pike.git / .autodoc_inlining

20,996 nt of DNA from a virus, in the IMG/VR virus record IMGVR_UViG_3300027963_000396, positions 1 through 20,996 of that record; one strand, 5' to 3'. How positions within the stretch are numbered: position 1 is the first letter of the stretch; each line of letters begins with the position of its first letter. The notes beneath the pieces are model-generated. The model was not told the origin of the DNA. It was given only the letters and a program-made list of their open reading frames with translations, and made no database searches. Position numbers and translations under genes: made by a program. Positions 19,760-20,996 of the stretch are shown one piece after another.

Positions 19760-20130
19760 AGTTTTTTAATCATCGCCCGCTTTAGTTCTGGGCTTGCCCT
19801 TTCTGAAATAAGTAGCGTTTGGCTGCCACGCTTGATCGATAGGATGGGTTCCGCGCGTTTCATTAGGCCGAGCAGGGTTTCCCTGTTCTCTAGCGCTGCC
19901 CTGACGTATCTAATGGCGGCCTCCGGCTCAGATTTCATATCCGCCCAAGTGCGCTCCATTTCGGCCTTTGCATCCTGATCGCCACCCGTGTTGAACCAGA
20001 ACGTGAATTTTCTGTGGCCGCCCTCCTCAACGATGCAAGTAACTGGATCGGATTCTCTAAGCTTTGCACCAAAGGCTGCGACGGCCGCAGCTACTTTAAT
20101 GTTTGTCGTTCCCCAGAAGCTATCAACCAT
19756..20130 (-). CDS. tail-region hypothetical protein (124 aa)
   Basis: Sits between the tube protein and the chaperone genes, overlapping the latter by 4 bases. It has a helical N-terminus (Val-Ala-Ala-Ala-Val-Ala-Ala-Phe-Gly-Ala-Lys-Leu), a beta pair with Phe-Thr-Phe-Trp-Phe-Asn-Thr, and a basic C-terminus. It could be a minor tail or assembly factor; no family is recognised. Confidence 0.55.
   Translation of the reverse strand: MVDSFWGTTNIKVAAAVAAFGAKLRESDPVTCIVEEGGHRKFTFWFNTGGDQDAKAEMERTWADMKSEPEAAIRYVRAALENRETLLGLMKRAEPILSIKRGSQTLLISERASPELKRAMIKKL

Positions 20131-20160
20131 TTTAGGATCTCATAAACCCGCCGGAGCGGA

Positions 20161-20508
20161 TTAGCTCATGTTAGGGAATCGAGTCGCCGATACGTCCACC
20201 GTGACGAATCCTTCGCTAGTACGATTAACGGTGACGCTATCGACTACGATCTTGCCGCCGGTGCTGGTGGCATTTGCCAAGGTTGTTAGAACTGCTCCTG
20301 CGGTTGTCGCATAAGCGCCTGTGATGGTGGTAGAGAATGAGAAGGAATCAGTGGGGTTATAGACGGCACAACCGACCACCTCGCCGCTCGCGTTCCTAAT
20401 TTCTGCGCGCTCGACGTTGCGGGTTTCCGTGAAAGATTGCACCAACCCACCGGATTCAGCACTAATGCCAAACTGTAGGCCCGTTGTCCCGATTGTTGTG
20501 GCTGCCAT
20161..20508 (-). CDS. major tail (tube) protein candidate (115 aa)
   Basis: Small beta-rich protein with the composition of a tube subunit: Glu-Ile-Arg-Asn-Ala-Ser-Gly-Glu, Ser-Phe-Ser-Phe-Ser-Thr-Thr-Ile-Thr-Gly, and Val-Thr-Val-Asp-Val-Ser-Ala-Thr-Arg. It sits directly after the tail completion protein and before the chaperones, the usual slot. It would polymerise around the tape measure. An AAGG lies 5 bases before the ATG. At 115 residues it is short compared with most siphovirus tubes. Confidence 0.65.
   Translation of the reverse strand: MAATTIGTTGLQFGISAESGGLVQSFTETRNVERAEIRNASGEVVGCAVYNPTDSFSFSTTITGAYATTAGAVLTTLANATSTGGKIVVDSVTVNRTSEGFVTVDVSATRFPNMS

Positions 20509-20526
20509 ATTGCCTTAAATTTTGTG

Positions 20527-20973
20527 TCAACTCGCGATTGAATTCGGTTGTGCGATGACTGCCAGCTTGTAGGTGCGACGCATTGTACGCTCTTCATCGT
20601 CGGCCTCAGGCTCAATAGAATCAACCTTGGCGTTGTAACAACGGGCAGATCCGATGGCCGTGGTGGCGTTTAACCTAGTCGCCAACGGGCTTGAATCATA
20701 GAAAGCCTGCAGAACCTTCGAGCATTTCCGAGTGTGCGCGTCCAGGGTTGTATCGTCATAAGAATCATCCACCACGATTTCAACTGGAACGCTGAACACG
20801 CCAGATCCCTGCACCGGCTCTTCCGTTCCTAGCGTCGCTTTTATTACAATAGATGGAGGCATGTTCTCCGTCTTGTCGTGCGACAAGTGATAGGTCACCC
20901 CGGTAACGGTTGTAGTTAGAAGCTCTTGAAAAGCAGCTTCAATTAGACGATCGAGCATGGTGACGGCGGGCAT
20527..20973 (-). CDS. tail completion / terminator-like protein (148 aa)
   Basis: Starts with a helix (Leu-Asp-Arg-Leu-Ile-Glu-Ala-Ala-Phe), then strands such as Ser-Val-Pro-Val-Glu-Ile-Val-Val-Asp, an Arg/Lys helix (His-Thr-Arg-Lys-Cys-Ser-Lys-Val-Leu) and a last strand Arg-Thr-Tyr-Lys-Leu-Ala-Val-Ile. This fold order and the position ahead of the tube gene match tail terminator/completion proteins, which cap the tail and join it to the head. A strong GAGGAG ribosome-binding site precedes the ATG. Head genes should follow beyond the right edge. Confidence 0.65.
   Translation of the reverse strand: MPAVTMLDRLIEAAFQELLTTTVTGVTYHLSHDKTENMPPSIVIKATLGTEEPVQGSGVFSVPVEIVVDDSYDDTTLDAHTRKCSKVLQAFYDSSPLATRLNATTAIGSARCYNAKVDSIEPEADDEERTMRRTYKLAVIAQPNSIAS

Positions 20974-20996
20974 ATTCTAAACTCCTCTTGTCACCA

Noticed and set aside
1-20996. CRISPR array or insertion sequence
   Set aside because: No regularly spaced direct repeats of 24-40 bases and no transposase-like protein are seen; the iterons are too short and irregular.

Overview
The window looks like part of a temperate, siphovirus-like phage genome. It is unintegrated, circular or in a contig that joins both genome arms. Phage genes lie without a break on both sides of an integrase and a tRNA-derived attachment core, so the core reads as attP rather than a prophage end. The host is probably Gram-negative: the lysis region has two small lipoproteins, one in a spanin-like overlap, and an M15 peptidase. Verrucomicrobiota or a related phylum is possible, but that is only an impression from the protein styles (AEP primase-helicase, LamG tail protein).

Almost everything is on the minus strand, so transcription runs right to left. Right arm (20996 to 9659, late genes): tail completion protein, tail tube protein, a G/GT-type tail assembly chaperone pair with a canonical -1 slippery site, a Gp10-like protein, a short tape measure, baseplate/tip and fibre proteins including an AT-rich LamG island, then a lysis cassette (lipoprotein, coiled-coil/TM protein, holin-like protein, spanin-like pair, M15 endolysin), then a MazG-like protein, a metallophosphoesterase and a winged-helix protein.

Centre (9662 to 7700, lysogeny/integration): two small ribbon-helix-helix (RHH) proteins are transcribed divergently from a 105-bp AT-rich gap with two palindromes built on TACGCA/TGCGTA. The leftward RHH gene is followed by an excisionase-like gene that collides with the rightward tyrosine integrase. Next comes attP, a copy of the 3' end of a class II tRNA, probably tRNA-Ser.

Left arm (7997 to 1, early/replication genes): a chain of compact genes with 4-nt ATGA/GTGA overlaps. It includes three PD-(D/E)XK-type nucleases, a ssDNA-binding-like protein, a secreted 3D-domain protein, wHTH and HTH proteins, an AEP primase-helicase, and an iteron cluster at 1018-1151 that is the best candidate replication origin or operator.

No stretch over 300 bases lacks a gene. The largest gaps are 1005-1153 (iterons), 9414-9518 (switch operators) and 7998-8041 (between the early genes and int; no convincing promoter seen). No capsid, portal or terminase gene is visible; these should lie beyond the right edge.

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pike.git/.autodoc_inlining:1: +  +-----------------------+ +  | Pike autodoc inlining | +  +-----------------------+    -  + The autodoc extractor works either in C mode or in Pike mode. The + reason why the two modes are not the same is that they perform two + very different tasks. +  + The C mode only has to find comments in the file, and ignores the + surrounding code totally. +  + The Pike mode, on the other hand, is supposed to be smarter and + distill a lot of information from the Pike code that surrounds the + comments. +  + Both work at the file level. That makes it easy to use for example + "make" to generate documentation for the source tree. Another benefit + is that the generation will not have to reparse all of the tree if + only one source file is changed. +  + For Pike module trees, the extractor can recurse through the file tree + on its own, but for C files, where the directory structure gives + insufficient cues about what is what, there must be make targets set + up manually. All generated XML files can then be merged together into + the final Pike namespace. +  + ====================================================================== + a) C files + ---------------------------------------------------------------------- +  + In C files, the doc comments look like: +  +  /*! yadda yadda +  *! yadda yadda yadda +  */ +  + Note that only lines that start with *! count, so above are only two + doc lines. Any whitespace before the leading *! is skipped, so that + the lines can be indented freely. +  + In the C files, no parsing of the surrounding code is done. The + context lies completely in the doc comments themselves, and the target + of the doc comment is determined by special meta keywords that are not + really part of the doc blocks, but rather modifiers that tell which + Pike entity the doc is about. +  +  /*! @module Foo +  *! ... doc for the Foo module ... +  *! ... */ +  +  /*! @decl int a() +  *! ... doc for the method Foo.a() ... +  *! .... */ +  +  /*! @class Bar +  *! ... doc for the class Foo.Bar ... +  *! ... */ +  +  /*! @decl mapping(string:string) userprefs() +  *! ... doc for the method Foo.Bar->userprefs() ... +  *! ... */ +  +  /*! @decl int a +  *! @decl int b +  *! ... doc for the variables Foo.Bar->a and Foo.Bar->b ... +  *! ... */ +  +  /*! @endclass */ +  +  /*! @endmodule */ +  + The @module and @class too keywords are to work like segment + directives in assembler source files. That is, you can have "@module + foo" in several C files, if the module source is spread over multiple + files. However, if you write doc for the module itself in several + places, an error will be triggered. +  +  + ====================================================================== + b) Pike files + ---------------------------------------------------------------------- +  + Doc comments look like: +  +  //. yadda yadda yadda +  //. yadda yadda +  + To be considered one doc block, the comments must be separated only by + whitespace and _one_ "\n", that is they have to be on adjacent lines + in the code. Each doc block in the Pike code has one or more targets; + the Pike entities (modules, classes, variables etc.) that the doc + block is documenting. The target of a doc comment is the coherent + block of declarations adjacent to (immediately before or after) it in + the code, without intervening blank lines. Examples: +  +  //. Doc for alpha +  int alpha() +  { +  return 4711; +  } +  +  static int undocumented; +  +  //. Error! This doc block has no destination! +  +  int beta; +  //. Doc for beta +  +  //. Doc for gamma, delta, and epsilon +  int gamma, delta; +  float epsilon; +  +  //. Error here! +  int zeta; +  //. ambiguous which doc to associate with zeta. +  +  int eta; +  //. Error here too! ambiguous which variable is documented. +  int theta; +  +  //. Doc for two methods. This is so UGLY! +  int methodOne() +  { +  ... +  } +  int methodTwo() +  { +  ... +  } +  +  //. However, it can be useful sometimes, for short methods: +  int very_short() { return 4711; } +  int even_shorter() { return 0; } +  +  + In Pike files, you can not use @class or @module to tell which module + or class you are in. To document a class, you simply write: +  + //. Doc for the class + class CheeseMaker + { +  //. You can even document inherits! +  inherit Earth : earth; +  +  //. Doc for CheeseMaker->a() +  int a() +  { +  ... +  } +  +  void create(string s) { ... } + } +  + The parser will automatically identify a() as a member method of the + class CheeseMaker, and will detect that Earth is inherited by + CheeseMaker. If a class has no documentation comment, it's internals + will not be examined, thus it is an error if a class contains + documentation comments but is itself undocumented: +  + class a() + { +  //. @decl foo +  //. ... doc for foo ... + } +  + If a doc block is the first in a file, and it has no target, then it + is treated as doc for the file (or rather: the module/class that the + file compiles into) itself. In any other case it is an error to have a + targetless doc block. A target can also be set with the @decl meta + keyword. If a doc comment begins with some @decl keywords, these + @decl's act just like real declarations standing next to the doc. + Thus: +  +  //.@decl int a(int x) +  //.@decl int b(int x) +  //. Here is some doc for these functions.... +  + is autodocwise equivalent to: +  +  //. Here is some doc for these functions.... +  int a(int x) +  { +  ..... +  } +  int b(int x) +  { +  ..... +  } +  + In _one_ case it is legal to have both an adjacent declaration and + the @decl keyword at the block beginning. That is when you document + "polymorph" methods. Then the adjacent declaration must be a method, + and all @decl's must be methods that have the same name as the real + method: +  +  //.@decl float cube(float x) +  //.@decl int cube(int x) +  //. Gives x**3. +  //.@param x +  //. The number to cube. +  int|float cube(int|float x) +  { +  .... +  } +  + The real method prototype is discarded in favour to the @decl'ed + variants, who will be shown in the documentation instead. +  + One problem that is unsolved so far is how to handle #if .. #else .. + #endif constructions. The approach so far has been to ignore + preprocessor directives totally. For example, the parser does not + handle: +  +  #ifdef MALE +  int bertil() +  #else +  int berit() +  #endif +  { +  ... body ... +  }   Newline at end of file added.